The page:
CANNES — Behind the scenes of L’Oréal’s first Brush Contest, which is to air on YouTube on June 11, Eva Longoria takes turns between power naps in a leopard-printed fauteuil and bringing the crew to its knees with her jokes, signature laugh and shrewd comments about anything that is happening on the set, arranged in the basement of the Hotel Martinez in Cannes.
She is the host of the show yet surprisingly she admits: “I’m good at it, but I don’t like doing it,” she says, as she is kicking off her Christian Louboutin heels and exchanges them for a pair of comfy lambskin slippers.
This is her tenth year as a spokeswoman for L’Oréal Paris and it’s likely she will stay on board for at least another ten.
“Eva is the third longest serving L’Oréal spokesperson, after Aishwarya Rai, who has been with us for 12 years, and Andie Macdowell, our ambassador of 30 years,” said Cyril Chapuy, global brand president at L’Oreal Paris.
Longoria’s assets are, according to Chapuy, what has driven the company to prolong her contracts. “She is connecting extremely well with consumers around the globe, she speaks to the camera and is very open. We don’t want our mega-stars to be divas and distant with the audience.”
“Also,” he notes, “she is more than 40, but an incredibly beautiful woman, and we do sell beauty.”
Between takes and a pink storied cake decorated with lipsticks and the number ten on it, the “Desperate Housewives” star caught up with WWD to talk TV, make-up and her roots.
WWD: What has changed in the last decade, since you joined L’Oréal Paris?
Eva Longoria: Everything. When you look at the commercials we did years ago, you wouldn’t even recognize the company. It progressed into a fashion-forward direction. It made makeup cool again, and edgy and young and hip. For so long, there was a style associated with L’Oréal that needed updating, but in the last five or six years there has been a diversity of thought and product we had never thought of before: Contouring kits and ombré hair kits, and you’re like: ‘What?!’ They are not only keeping up with the trends but setting them.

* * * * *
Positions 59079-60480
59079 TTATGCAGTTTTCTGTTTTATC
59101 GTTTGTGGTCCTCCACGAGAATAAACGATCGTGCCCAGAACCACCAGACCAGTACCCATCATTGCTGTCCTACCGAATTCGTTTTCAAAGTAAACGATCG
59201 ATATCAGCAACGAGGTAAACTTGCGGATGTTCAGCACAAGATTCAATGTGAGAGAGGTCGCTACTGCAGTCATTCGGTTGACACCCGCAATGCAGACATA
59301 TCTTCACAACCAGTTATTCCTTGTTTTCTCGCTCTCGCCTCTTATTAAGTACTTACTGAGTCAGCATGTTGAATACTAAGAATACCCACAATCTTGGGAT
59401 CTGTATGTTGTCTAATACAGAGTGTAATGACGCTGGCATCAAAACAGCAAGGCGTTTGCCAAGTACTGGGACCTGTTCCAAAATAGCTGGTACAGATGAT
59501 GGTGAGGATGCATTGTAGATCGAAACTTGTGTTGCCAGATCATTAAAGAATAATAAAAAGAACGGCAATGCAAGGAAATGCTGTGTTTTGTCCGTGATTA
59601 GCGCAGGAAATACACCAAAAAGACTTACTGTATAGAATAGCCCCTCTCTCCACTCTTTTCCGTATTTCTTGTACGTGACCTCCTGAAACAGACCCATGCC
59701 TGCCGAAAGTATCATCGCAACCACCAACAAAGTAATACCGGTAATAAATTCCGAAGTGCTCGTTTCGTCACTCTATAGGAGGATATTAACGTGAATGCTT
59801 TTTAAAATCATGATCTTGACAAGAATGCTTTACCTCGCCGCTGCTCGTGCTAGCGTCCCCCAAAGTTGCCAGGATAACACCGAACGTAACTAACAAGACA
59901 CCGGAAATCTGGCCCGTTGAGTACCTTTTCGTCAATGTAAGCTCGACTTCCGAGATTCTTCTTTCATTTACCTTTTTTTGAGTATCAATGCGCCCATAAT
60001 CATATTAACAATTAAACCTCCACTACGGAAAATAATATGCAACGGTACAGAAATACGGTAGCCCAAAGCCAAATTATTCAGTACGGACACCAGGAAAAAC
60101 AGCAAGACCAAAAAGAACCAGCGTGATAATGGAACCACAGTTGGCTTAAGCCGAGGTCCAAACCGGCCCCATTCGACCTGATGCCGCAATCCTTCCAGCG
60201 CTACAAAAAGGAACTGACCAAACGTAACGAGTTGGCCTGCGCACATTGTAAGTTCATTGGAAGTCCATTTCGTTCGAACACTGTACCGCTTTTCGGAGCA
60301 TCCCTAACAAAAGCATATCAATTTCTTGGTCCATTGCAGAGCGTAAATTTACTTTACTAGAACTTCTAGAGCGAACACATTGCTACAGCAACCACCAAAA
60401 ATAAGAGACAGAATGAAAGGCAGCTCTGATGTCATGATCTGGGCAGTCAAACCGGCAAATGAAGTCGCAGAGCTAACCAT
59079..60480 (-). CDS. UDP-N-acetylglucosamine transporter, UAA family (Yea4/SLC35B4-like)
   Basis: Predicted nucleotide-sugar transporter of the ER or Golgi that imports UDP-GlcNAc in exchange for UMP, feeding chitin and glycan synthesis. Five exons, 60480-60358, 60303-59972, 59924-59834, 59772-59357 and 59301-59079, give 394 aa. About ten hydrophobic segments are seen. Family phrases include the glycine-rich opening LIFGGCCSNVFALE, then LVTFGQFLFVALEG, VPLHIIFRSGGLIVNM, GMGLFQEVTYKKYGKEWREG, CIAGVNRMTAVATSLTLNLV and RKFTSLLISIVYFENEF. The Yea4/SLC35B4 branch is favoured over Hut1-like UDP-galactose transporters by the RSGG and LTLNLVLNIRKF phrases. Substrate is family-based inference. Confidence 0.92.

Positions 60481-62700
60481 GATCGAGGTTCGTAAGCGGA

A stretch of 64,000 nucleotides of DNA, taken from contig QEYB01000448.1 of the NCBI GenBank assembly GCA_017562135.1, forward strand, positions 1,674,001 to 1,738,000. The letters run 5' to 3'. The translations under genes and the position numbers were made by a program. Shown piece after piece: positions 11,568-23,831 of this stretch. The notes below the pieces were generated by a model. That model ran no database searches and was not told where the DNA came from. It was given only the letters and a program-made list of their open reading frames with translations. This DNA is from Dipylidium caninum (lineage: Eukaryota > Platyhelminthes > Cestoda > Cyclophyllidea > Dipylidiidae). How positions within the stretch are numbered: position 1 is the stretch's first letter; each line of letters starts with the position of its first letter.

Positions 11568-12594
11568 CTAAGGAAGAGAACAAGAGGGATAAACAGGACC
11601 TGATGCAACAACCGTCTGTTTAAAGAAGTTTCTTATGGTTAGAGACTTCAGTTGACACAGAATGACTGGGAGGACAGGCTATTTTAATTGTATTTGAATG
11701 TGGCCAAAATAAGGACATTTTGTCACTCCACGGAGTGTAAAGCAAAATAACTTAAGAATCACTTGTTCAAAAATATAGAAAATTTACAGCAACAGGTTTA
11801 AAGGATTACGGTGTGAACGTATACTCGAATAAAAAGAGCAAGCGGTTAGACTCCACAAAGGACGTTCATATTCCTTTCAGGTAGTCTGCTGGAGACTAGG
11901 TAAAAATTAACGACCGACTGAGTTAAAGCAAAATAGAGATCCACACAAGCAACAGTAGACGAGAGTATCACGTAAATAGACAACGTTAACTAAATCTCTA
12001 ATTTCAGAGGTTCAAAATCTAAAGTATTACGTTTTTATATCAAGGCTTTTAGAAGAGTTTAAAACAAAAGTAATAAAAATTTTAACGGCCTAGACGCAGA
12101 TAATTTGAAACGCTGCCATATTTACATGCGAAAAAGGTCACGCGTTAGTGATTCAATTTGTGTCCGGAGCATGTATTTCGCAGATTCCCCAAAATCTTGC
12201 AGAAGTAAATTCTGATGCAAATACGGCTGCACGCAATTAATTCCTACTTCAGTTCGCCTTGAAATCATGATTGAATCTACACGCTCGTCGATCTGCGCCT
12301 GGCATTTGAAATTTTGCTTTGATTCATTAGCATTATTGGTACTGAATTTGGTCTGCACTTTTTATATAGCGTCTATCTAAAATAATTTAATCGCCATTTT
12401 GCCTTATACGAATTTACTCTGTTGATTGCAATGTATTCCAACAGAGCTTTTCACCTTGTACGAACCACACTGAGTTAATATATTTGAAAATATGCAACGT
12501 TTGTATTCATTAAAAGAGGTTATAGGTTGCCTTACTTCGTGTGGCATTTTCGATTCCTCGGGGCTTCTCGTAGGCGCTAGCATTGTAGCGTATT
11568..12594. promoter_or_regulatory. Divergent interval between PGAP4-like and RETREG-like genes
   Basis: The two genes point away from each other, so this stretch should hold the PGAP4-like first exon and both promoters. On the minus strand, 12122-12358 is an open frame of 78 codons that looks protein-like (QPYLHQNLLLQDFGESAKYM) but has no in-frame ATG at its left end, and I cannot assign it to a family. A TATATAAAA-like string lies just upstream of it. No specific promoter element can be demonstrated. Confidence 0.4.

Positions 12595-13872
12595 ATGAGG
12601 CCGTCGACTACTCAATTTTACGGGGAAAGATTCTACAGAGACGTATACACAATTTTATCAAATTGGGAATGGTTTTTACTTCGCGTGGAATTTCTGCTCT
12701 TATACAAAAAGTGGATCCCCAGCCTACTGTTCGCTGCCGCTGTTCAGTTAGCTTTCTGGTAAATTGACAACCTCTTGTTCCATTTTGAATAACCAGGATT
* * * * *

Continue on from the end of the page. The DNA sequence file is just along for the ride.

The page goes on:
WWD: Can you immediately tell a good makeup artist from a bad one?
E.L.: Oh, I can spot a good hairdresser and a good makeup artist from a mile away. I can tell by the tools that they use and their products. There are techniques and styles that are modern. It’s not just the look but the way they apply makeup to the skin. Everybody can do a smoky eye and lashes, but it takes a real artist to do skin, whether it’s for the red carpet or an editorial. [And as for] hairdressers: Do they use round brushes, do they blow you out before they straighten you, are they applying product before the blowout? And are they creative and bringing their own vision to the canvas of your face or hair?
WWD: You grew up as the youngest of four sisters. When did you take in makeup?
E.L.: I started with my watercolors at three years old (laughs). I would paint my face blue on my eyes, red on my cheeks and lips. I would steal my mother’s lipstick, she always bought the red L’Oréal lipstick, and I remember the scent of it. I wanted to eat it, because it smelled so good. It was Color Riche, which I think is celebrating 30 years today. Growing up with older sisters, too, you always want to grow up faster: They were wearing makeup, I wanted makeup; they colored their hair, I wanted color on my hair; they were wearing the cool Madonna style, I wanted to wear Madonna style – even if it wasn’t age-appropriate (laughs).
WWD: What is your beauty routine?
E.L.: I went through a whole natural phase where I was just into tinted moisturizers. Now I’m more into a whole-face makeup – that’s who I am. Still, my beauty routine focuses mostly on skincare, using moisturizer and sunblock every day. I’m very much into serums as opposed to creams,because my skin absorbs them better, and I wash off my makeup every day, which is important. The skin you take care of in your 20s is the skin you will have in your 40s, and so I spend a lot of time putting a lot of sunblock on my face. People are like: ‘Oh you’re not going to the beach,’but I [do it] going from my home to my office.
WWD: Your good looks are part of your job. Do you sometimes ponder what will happen 20 years down the road?
E.L.: I’m lucky to have good genetics and great olive skin,so the process is not taking its toll on me – yet! That’s not to say I won’t have thoughts on it when it happens, but it’s not on the forefront right now. And I am welcoming it. I associate aging with wisdom, so the more wisdom I gain, the better.
WWD: I hear you are filming a new show?
E.L.: I’m going back to TV this year. I’ll be on a new comedy called “Hot and Bothered.” It will air in January on NBC, just finished shooting. I play a soap star, a big diva who is on a Spanish soap but doesn’t speak Spanish. It’s really funny. Her ex-husband comes back in the pilot and causes a bunch of havoc in the workplace, which is behind the scenes of a telenovela.
WWD: Lots of makeup, I imagine?
E.L.: Looots of makeup (laughs).